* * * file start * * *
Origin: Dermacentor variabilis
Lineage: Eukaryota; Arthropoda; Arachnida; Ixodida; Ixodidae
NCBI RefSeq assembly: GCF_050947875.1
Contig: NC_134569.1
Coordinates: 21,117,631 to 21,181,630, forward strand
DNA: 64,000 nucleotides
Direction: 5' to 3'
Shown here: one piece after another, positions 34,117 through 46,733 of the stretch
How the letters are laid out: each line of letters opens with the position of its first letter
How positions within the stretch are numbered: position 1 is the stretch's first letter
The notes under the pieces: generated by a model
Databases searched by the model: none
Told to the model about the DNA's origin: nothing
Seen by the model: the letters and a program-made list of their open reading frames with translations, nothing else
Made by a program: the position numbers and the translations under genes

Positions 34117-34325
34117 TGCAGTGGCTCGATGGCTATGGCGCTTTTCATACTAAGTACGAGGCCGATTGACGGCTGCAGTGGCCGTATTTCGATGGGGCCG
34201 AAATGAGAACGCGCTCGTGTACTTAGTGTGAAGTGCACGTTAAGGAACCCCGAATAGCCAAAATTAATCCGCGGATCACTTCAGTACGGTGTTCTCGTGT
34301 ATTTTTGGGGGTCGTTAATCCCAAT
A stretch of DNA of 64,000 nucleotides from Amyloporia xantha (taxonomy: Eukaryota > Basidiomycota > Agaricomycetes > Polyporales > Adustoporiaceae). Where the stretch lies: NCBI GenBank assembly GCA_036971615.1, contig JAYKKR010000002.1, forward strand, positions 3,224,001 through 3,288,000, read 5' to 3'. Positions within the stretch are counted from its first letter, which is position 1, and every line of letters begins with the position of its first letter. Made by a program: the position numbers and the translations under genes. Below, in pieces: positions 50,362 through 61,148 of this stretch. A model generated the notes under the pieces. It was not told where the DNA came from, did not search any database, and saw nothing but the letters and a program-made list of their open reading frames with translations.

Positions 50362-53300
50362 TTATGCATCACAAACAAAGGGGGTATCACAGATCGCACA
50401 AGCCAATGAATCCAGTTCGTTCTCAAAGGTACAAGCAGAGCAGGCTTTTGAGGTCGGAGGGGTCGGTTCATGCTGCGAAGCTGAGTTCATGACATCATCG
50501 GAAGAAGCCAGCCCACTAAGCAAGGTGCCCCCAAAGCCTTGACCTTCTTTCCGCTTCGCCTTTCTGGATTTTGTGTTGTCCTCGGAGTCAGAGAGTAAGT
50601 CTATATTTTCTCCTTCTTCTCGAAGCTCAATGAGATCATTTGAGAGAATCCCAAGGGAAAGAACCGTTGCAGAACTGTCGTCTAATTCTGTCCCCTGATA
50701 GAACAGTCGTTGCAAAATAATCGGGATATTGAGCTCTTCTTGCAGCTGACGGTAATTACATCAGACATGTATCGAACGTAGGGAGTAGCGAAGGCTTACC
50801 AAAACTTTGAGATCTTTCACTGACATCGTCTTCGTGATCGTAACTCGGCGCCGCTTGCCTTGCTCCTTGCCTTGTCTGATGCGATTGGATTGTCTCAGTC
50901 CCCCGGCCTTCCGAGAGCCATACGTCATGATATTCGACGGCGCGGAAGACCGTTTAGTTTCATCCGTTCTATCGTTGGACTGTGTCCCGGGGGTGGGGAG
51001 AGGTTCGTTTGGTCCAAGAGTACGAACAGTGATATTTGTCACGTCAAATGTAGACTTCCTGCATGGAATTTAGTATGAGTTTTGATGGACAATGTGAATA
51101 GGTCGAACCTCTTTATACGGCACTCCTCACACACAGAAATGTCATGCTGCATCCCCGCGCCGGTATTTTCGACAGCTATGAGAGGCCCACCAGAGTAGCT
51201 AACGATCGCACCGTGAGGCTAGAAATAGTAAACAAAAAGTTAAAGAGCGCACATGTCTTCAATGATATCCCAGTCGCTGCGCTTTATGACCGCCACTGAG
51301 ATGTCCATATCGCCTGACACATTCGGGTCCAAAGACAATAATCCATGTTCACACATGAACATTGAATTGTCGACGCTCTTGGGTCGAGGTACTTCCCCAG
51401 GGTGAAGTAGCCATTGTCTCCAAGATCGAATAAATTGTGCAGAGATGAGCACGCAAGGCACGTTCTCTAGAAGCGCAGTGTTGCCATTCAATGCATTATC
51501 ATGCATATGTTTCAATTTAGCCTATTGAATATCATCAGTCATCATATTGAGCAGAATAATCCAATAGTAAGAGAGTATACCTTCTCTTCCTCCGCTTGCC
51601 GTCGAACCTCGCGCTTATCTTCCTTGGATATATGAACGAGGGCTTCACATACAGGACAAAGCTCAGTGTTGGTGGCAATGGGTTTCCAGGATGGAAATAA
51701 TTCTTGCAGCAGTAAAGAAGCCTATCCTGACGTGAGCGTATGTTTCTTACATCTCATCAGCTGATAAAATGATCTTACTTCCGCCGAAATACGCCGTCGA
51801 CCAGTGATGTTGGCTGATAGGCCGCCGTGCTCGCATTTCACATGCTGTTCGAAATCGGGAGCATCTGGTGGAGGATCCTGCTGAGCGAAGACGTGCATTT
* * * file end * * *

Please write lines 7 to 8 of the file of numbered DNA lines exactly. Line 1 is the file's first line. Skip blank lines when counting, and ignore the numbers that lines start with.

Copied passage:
Direction: 5' to 3'
Shown here: one piece after another, positions 34,117 through 46,733 of the stretch